Saturday, June 12, 2004

Under Authority

One of the comments here got me thinking about something. In 15 years as a priest, I've served in 6 different dioceses. Each time I've made a move, one of my first considerations was who the diocesan bishop happened to be.

This may seem old fashion to some folks, but I've always understood a priest to represent the bishop; I work for the bishop, not a congregation. To me, the smallest division in the Church is the diocese. As St. Ignatius said, "Where the Bishop is, there is the Church."

Consequently, I am a person "under authority." If the bishop tells me to do something, we might discuss it, but saying no is never an option. If I ever had to say no to my bishop, I would resign my position, and leave the diocese. I have no problem telling the parish leaders "No!" when necessary, however (not always with an exclamation mark, though...usually more like, "...what if we did it this way instead?").

There are at least two dioceses in the Episcopal Church in which I cannot serve because they do not accept the ordination of women. Out of respect for their theological position, I would never take a cure in these two bishops' jurisdictions. I am quite sure their position is in error. I find the type of theology from which such positions spring to be tedious and legalistic, let alone denying the gifts given to the Church through the ministry of women priests and bishops for the last two decades.

But it's not just about theology. If I was serving in one of these dioceses, and for some reason planned for a visiting woman priest to celebrate the Eucharist, there is a very good chance that I would receive a Godly admonition from the bishop to cease and desist. In that situation, most likely, I would disobey the bishop, and fully expect to be brought up on charges in an ecclesiastical court for my disobedience. Consequently, such placements are simply not an option.

I've never felt terribly oppressed by this. There are a few other bishops whose diocese I avoid as well, based more on leadership style, extreme conservatism and stories from other clergy. I've always considered researching the bishop and the diocese part of my homework before accepting a call.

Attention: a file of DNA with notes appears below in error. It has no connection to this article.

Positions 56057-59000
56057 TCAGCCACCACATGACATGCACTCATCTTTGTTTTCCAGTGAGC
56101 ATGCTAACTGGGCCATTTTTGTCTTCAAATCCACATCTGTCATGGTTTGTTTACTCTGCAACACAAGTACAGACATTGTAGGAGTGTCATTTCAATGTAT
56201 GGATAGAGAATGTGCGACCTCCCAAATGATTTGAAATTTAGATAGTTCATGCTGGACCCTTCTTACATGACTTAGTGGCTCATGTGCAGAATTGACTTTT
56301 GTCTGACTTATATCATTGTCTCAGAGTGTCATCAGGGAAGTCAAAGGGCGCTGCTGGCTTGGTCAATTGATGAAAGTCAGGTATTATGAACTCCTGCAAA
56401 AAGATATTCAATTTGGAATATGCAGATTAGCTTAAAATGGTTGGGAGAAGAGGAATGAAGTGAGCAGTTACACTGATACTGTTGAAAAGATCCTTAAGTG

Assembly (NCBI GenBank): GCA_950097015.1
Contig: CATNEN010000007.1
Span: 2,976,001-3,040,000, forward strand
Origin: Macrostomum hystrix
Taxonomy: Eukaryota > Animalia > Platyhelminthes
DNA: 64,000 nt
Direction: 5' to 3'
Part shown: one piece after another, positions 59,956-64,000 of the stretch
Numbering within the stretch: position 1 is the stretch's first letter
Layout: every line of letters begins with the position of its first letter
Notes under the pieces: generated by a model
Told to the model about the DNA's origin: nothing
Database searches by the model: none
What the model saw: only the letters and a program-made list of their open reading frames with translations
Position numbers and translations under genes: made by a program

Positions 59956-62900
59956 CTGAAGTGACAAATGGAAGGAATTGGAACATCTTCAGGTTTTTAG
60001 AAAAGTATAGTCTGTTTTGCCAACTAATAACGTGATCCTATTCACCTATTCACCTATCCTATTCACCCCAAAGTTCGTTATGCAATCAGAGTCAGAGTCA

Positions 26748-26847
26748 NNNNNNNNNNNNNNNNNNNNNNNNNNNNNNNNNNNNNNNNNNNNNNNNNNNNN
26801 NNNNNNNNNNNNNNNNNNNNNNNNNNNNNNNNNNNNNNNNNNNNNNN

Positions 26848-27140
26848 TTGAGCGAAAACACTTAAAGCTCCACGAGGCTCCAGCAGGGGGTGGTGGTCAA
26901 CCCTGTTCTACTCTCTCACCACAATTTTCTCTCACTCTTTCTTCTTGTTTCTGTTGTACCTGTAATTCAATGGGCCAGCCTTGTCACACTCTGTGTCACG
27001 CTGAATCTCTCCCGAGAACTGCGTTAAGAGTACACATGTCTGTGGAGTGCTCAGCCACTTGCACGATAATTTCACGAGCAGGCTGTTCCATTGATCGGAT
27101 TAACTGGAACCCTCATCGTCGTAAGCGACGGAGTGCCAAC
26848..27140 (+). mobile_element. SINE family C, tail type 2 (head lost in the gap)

When I hear stories about David Moyers and Sam Edwards deciding to take on their diocesan bishop, I have to ask; what in the world were they thinking? If they won't accept the authority of a bishop whose theology they disagree with, why in the world did they accept the call in the first place? It wasn't like Bp. Bennison or Bp. Dixon hid the fact that they were progressives.

Sadly, we seem to be following the rest of the Protestant traditions; slowly slipping into congregationalism.


UPDATE: Just so you don't think this is simply another eccentric (or heretical) idea that Jake dreamed up, I refer you to a piece from April, Where Have All the Catholics Gone? in which I quote an excellent address on this topic by Bishop Paul Marshall. Here is the most relevant segment;

There are two grave theological errors afoot today. They come from the very real anxiety that some feel about bishops who persecute members of the right; anxiety is not, however, a reliable basis for theology.

The first error is that a priest can declare her/himself to be out of communion with her/his bishop and still be a priest. The priest is there as a partner of the bishop's in a "ministry which is mine and yours in this place." To reject that relationship is to put oneself out of business as a priest, plain and simple. St. Jerome to the contrary notwithstanding, the presbyterate is not the foundational order of the ordained ministry. The Eastern Orthodox churches are so clear about this relational basis for a priest's function that nobody in the west can bear to discuss their position for very long without trembling.

The second error is the proposal that a bishop cannot choose who will be among the trusted colleagues, cannot determine what priests serve as the bishop's associates in parishes or other ministries. It is the bishop's trust that the letter of institution expresses. If a rector can be imposed as a colleague over the bishop's conscientious refusal, one wonders how the relationship can in fact function. Much more, one wonders what it means theologically. Even the Lutherans cannot imagine this, despite their curious position on ordination.

If we are to have historic order in any meaningful sense of the word, we are going to have to accept the fact that we may not always like episcopal or synodal decisions. For priests to obey their bishops only when they happen to agree with them is not obedience at all, and to this commonwealth's endemic congregationalism we unhappily see added presbyterianism of the most unsubtle kind these days. Again, by clearly teaching the simple doctrines of the catechism and by our living out our relationship with each other, we can overcome this misperception.

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